sudo shutdown -r now
Log back in with the pi user once the Raspberry Pi is finished rebooting. The mining software that we’re going to use is a customized version of cgminer that has support for the Gridseed GC3355 chips that are used in our ASIC. There are a number of different mining programs out there, this is just what has been working the best for me so far. First, install git and dependencies needed to compile cgminer.
cd cgminer-gc3355 autoreconf -i ./configure --enable-scrypt --enable-gridseed make
Once the make command finishes, we’re ready to run the mining software. You can also run make install if you want to install the software, but running it out of the build directory works just fine. Plug in the power supply for your ASIC, and connect the ASIC to it. Connect the USB cable to the ASIC and to your Raspberry Pi. Run the mining software by running the following command. The -o option specifies your pool URL, the -u option specifies your username and the workername that you set up for the pool, and the -p option is the password for your worker. There are a couple of options available that are specific to the gridseed ASICs, and those will be placed after --gridseed-options. The freq=850 option sets the clock frequency of the ASIC to 850 MHz. There are other clock options available, but 850 seems to be working best for me. I was getting hardware errors at 900, and a lower average hash rate. I am getting about 360 KH/s with the clock frequency set to 850.
This command needs to be run with sudo in order to access the USB hardware. You can also create another user specifically for mining, or grant the pi user the appropriate permissions if you don’t want to run cgminer as root. When you run this command, you should see output from cgminer showing that it is communicating with the mining pool, and something showing your hash rate. If you’ve gotten this far, and you’re seeing output from cgminer showing a hash rate, congratulations, you’re mining defcoins with your ASIC! There are just a couple more steps to do if you want to let your Raspberry Pi and ASIC continue mining without needing you to be logged in. To keep cgminer running after I log out, I am using nohup. You could also use screen instead of nohup. Create a script (startMiner.sh) by running the following commands.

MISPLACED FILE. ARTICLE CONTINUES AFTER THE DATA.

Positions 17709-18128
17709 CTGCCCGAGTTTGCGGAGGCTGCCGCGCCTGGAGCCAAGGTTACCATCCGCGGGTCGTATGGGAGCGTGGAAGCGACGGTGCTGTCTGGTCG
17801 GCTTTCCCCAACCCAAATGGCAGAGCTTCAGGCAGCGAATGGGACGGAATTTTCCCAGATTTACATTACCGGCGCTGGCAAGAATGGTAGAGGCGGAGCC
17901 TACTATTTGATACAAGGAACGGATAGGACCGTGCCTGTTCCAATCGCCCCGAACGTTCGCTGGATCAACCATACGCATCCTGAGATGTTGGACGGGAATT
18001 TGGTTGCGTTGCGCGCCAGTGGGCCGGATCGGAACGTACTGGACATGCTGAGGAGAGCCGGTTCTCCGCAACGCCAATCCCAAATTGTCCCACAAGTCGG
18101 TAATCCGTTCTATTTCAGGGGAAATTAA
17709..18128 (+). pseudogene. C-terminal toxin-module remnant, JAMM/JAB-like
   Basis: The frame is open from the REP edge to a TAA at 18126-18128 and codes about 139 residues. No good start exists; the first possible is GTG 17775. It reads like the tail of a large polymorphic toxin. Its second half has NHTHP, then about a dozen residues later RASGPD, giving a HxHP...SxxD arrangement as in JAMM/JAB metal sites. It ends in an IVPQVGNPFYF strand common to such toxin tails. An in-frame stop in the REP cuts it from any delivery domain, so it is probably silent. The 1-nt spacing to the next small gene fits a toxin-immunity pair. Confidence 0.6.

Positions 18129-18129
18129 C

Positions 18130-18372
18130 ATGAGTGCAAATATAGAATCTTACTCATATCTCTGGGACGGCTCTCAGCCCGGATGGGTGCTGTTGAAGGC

If you run this command with sudo startMiner.sh, cgminer will run in the background, and will continue running after you log out. If you want to have this run when your Raspberry Pi boots, modify your /etc/rc.local script so that it executes this startMiner.sh script. Your /etc/rc.local file will end up looking like this:
# Print the IP address _IP=$(hostname -I) || true if [ "$_IP" ]; then printf "My IP address is %s\n" "$_IP" fi /home/pi/startMiner.sh exit 0
Brand new to crypto, figured screw it - doge! Do have some questions, though.
I've looked over getting started, FAQs, etc. I've joined a pool and set up cgminer, but I have a few questions.
1. How much stress can I expect from using cgminer on its default setting? Such as no I=x flag, which I assume sort of uses the.. background processing power? It's very hard to understand. I just don't want to overtax my computer or suck 100x the power I normally use. Just an.. idle-ish miner, is that possible?
2. In the beginning, I laughed at bitcoin, as many others did, and regret it, I do! But like any stock/bond/investment, hindsight is 20/20. Now I understand doge is getting on its feet here, but is it really worth it to stand back and say this is going somewhere? I mean should I really give it my all in terms of amassing as much as I can? Again, I suppose the same could be said of penny stocks.
3. Is my wallet not safe on my computer? I suppose I should look into how to mirror it onto a USB drive or something like that, but are there really forces out there that can yank your wallet out from under you?
It's not really getting on the ground floor, but here I am, and I'm ready to try. I'm just not sure how serious I should take dogecoin, you know what I mean? It's funny, and lighthearted, but I'm just curious how much I should invest myself in it. Thank you! I guess this is my thingy? DF9jZUFtDfHE9YUXjyFy3A6MFj4ohJ7f7a - that's what the wallet application tells me. To be honest all of this hurts my brain something fierce but it seems really interesting.